Colias hyale (Linnaeus, 1758)


Colias hyale: Male (Künzelsau, S-Germany, August 2012) [N] Colias hyale: Male (Künzelsau, August 2012) [N] Colias hyale: Female, lower side [S] Colias hyale: Egg (Southern Germany, Memmingen, October 2012) [M] Colias hyale: Ovum [M] Colias hyale: Egg after a few days (e.o. Memmingen 2012) [S] Colias hyale: Egg after a few days (e.o. Memmingen 2012) [S] Colias hyale: Egg prior to hatching (e.o. Memmingen 2012) [S] Colias hyale: Egg prior to hatching (e.o. Memmingen 2012) [S] Colias hyale: Larva in the first instar (e.o. Memmingen 2012) [S] Colias hyale: L1-larva (e.o. Memmingen 2012) [S] Colias hyale: Young larva [S] Colias hyale: L2-larva (e.o. Memmingen 2012) [S] Colias hyale: Young larva (e.o. Memmingen 2012) [S] Colias hyale: Young larva (e.o. Memmingen 2012) [S] Colias hyale: Young larva (e.o. Memmingen 2012) [S] Colias hyale: Half-grown larva (e.o. Memmingen 2012) [S] Colias hyale: Half-grown larva (e.o. Memmingen 2012) [S] Colias hyale: Half-grown larva (e.o. Memmingen 2012) [S] Colias hyale: Half-grown larva (e.o. Memmingen 2012) [S] Colias hyale: Larva just in last instar (e.o. Memmingen 2012) [S] Colias hyale: Larva, just in last instar (e.o. Memmingen 2012) [S] Colias hyale: Larva (e.o. Memmingen 2012) [S] Colias hyale: Larva (e.o. Memmingen 2012) [S] Colias hyale: Larva lateral [S] Colias hyale: Larva dorsal [S] Colias hyale: Larva (e.o. Memmingen 2012) [S] Colias hyale: Larva (e.o. Memmingen 2012) [S] Colias hyale: Larva (e.o. Memmingen 2012) [S] Colias hyale: Larva (e.o. Memmingen 2012) [S] Colias hyale: Larva (e.o. Memmingen 2012) [S] Colias hyale: Larva at preparation of pupation site (e.o. Memmingen 2012) [S] Colias hyale: Praepupa (e.o. Memmingen 2012) [S] Colias hyale: Fresh pupa (e.o. Memmingen 2012) [S] Colias hyale: Fresh pupa (e.o. Memmingen 2012) [S] Colias hyale: Pupa after some hours (e.o. Memmingen 2012) [S] Colias hyale: Pupa after a few days (e.o. Memmingen 2012) [S] Colias hyale: Pupa [S] Colias hyale: Pupa prior to emergence [S] Colias hyale: Habitat in northern Baden-Württemberg in Germany is here a still not too intensive meadow with abundant Trifolium and Lotus (August 2012) [N]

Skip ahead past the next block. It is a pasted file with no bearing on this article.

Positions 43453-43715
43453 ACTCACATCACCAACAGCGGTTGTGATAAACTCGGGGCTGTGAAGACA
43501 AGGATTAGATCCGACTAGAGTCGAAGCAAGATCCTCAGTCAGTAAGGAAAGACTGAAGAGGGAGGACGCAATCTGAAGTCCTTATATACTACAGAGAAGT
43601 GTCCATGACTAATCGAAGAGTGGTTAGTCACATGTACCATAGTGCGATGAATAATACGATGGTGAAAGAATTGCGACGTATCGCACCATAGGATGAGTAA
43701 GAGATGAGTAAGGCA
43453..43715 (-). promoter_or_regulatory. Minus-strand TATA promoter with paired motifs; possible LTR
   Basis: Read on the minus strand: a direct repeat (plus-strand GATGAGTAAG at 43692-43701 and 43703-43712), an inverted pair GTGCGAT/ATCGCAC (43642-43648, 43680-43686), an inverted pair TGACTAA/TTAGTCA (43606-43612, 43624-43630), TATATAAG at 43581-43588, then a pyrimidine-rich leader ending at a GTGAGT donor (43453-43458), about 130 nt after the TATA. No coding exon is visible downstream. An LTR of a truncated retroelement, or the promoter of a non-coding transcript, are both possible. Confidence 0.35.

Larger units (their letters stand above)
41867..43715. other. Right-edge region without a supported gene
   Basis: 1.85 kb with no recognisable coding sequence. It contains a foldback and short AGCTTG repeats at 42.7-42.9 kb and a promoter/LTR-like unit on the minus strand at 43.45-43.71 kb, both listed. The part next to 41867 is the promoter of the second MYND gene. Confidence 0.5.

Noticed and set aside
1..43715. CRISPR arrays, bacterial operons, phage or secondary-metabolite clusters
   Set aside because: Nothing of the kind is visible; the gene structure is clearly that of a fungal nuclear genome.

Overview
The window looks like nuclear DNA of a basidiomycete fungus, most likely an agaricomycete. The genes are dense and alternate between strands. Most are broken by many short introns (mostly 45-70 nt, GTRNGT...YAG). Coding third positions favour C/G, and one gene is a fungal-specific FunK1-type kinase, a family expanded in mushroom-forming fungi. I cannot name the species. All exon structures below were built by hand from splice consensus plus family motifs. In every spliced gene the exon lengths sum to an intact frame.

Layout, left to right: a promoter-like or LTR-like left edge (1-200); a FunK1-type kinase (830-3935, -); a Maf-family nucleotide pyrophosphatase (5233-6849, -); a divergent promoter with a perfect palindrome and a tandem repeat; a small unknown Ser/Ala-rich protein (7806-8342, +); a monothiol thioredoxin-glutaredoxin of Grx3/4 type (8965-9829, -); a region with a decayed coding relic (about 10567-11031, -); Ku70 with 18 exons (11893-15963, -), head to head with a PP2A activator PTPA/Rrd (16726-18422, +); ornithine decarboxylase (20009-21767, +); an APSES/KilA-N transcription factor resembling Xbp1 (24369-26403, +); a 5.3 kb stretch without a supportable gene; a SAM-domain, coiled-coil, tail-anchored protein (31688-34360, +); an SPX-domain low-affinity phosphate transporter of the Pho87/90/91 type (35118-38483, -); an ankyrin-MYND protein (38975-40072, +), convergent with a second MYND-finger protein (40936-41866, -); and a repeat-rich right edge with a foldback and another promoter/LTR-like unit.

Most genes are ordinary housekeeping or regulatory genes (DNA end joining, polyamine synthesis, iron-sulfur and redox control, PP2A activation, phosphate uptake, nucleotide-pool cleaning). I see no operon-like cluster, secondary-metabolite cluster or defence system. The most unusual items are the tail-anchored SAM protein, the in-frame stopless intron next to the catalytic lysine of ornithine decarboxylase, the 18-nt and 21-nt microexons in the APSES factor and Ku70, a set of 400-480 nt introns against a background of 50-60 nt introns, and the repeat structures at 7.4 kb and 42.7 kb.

Host plants:
The larvae feed on diverse Fabaceae such as Lotus, Onobrychis, Medicago, Hippocrepis , Coronilla and Trifolium (especially Trifolium repens).

Habitat:
Colias hyale inhabits open land. Most often the butterflies reproduce in extensively cultivated meadows or grazing areas (cows etc.), flood embankments, Medicago fields (especially butterflies) and, less commonly, nutrient-poor grasslands. In years with favorable weather conditions Colias hyale is often quite numerous in August/September and can be observed ovipositing even in extreme intense, manured grass fields where development is rarely successful.

Life cycle:
In most years and sites there are three generations per year. The spring generation is very weak because of high losses in the overwintering caterpillars (less frost-resistance of caterpillars and especially higher risk of getting mouldy because of the more humid and less structured, nitrogen-rich vegetation).

Endangerment: regionally endangered or decreasing

Endangerment factors:
Colias hyale has declined due to the intensification of grasslands (manure management). But especially in warm and dry years the butterfly can still occur quite frequently in Central Europe as in 2003. Then Colias hyale occurred in every field or meadow in late summer along with Polyommatus icarus for example in the vicinity of Memmingen in Southern Germany. Reason is the high reproduction rate with such r-strategists, which can take advantage of the heat due to their polyvoltinism better than species with only one generation. Whats more, the caterpillars are often able to complete their development in such years also in manure meadows, because of factors such as a shorter larval development and decreased frequency of cutting due to drought. The lower growing and more gappy meadows due to the summer heat additionally had a positive effect on the microclimate. In the foothills of the Alps, the meadows were also not so dry that nothing grew such as in the Upper Rhine Valley in comparable locations. So insect numbers could multiply and the butterfly colonized all the meadows. But in 2004, the populations broke together again (cool summer, higher meadows with frequent cuts and manuring).

Remarks:
The distribution ranges from Spain across Central Europe to Asia (China).



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